Lyle Denniston: Well, as an older American, one of the challenges I think he faces upfront is that he’s very young and he will be joining a court and trying to lead a court made up of a good collection of seniors and very experienced seniors, and remembering that this is a court that has been very stable in this membership for over a decade. I think he also will find it a challenge to manage the court administratively. The court is undergoing a major reconstruction of its building and its grounds, that takes a lot of attention. I’m not sure John Roberts has a real idea yet of how much time it takes for the Chief Justice to act as the superintendent of the entire American judiciary. He obviously will have talented people to work with him on running the judiciary, but that’s something that I don’t think John has done very often. He doesn’t have, to my knowledge, any known administrative skills though I suspect he will develop them rather rapidly because he is a very adaptable sort of a person. But I don’t think he will have much difficulty getting into the substance of the materials before the court. I’m eager to find out how whether or not he becomes something of a consensus builder. This is a court that’s going to continue to be very closely divided on quite a number of issues that not least of which is the question of the division of power between the federal and state governments, an area in which the Chief Justice was really a pioneer of modern pioneer.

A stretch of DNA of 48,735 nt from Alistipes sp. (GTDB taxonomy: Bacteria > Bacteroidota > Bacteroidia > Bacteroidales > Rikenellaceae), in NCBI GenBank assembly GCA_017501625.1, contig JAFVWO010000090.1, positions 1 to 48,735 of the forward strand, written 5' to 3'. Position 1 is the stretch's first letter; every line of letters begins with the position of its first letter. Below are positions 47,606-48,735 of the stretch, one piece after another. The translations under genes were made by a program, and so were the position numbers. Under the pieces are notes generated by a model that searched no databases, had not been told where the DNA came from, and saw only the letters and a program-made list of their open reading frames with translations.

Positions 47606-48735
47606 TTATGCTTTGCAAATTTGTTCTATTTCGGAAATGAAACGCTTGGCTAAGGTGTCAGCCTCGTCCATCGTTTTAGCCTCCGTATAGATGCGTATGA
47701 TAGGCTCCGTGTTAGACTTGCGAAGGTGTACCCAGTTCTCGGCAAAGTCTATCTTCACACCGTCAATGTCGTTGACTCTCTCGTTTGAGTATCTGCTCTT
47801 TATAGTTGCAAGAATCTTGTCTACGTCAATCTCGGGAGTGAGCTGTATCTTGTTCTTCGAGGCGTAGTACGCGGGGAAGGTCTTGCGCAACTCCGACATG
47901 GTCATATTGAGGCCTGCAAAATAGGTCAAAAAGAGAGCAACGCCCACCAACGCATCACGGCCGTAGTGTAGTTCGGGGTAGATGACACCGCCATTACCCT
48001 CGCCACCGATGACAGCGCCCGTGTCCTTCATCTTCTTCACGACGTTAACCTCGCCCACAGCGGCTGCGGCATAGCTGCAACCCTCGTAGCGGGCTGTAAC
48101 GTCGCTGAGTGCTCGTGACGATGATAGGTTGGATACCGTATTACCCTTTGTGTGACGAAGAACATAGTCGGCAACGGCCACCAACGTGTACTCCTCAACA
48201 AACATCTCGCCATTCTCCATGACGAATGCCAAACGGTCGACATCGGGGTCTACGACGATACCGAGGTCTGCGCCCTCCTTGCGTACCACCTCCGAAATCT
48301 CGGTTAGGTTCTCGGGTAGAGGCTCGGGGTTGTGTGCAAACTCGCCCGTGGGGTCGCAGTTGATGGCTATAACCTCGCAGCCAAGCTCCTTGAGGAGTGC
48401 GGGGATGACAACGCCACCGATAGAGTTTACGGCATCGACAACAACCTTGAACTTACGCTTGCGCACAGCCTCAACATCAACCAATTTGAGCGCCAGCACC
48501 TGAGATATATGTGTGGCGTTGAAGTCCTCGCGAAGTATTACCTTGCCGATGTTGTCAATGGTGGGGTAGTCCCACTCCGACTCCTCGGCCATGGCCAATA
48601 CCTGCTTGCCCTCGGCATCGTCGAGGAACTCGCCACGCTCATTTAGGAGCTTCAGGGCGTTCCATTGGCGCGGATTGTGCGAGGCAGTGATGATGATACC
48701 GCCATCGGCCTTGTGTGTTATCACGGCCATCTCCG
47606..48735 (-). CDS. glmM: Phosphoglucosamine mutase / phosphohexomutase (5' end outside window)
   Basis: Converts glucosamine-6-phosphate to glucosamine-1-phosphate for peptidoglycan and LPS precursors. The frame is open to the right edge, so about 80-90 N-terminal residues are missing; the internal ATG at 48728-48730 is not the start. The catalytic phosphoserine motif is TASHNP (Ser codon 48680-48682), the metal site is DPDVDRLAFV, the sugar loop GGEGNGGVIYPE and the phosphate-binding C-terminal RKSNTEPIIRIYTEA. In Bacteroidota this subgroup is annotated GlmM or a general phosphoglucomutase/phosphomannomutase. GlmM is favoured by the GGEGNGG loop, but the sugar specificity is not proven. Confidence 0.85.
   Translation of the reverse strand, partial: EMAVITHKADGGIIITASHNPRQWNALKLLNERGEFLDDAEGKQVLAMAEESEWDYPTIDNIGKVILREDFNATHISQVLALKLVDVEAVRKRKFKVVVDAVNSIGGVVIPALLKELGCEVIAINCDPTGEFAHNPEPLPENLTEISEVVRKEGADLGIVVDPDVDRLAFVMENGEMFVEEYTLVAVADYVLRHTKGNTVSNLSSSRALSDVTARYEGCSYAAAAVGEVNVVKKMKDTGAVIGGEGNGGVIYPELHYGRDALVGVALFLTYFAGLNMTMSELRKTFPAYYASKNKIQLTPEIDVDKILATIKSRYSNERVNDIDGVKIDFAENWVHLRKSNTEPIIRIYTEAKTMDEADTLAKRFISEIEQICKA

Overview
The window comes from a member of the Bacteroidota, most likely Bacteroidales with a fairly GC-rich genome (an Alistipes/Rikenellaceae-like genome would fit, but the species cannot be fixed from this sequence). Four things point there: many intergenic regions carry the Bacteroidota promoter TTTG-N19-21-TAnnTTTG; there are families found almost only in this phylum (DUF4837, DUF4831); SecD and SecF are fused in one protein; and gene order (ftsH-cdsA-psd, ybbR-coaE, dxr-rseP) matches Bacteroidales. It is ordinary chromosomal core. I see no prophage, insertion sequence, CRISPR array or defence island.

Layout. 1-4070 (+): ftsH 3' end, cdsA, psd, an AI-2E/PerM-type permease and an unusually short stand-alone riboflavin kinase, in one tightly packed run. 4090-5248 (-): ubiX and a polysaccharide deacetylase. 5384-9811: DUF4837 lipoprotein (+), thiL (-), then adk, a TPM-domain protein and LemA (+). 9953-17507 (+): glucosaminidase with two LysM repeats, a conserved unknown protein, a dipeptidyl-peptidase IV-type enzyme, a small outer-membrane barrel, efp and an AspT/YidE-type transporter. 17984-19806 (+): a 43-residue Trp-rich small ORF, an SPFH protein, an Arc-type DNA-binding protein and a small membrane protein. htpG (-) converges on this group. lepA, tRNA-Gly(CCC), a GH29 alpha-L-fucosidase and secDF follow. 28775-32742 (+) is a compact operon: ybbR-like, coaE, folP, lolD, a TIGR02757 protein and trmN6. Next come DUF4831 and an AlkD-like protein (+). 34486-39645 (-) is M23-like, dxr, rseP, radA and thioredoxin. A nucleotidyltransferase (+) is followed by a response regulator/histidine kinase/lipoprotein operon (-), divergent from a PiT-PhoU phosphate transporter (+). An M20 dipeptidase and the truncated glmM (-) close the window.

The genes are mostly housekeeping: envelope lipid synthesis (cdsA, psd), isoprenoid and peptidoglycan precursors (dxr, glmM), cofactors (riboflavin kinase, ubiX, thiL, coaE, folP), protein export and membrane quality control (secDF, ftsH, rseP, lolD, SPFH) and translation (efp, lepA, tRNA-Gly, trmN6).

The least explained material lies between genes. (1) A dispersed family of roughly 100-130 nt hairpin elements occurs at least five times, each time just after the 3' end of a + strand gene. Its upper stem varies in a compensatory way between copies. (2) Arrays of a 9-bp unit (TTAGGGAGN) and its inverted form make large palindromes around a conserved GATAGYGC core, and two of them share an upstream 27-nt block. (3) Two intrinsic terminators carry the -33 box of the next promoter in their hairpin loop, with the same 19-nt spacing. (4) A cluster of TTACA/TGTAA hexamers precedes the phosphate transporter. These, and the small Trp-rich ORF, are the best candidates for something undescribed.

Anyway, and that penalty questions on that somewhat arching question of how American courts look to form the legal decisions for guidance. I think John will have no difficulty whatever getting into the substance I’m not sure he’s going to be able to mass the court in the way, for example, that the late Justice William Brennan did. He has great skills, but I’m not sure that he has any real preparation for trying to mass a quart of what expects to be nine people with varying backgrounds. Most of them have a great deal more experience.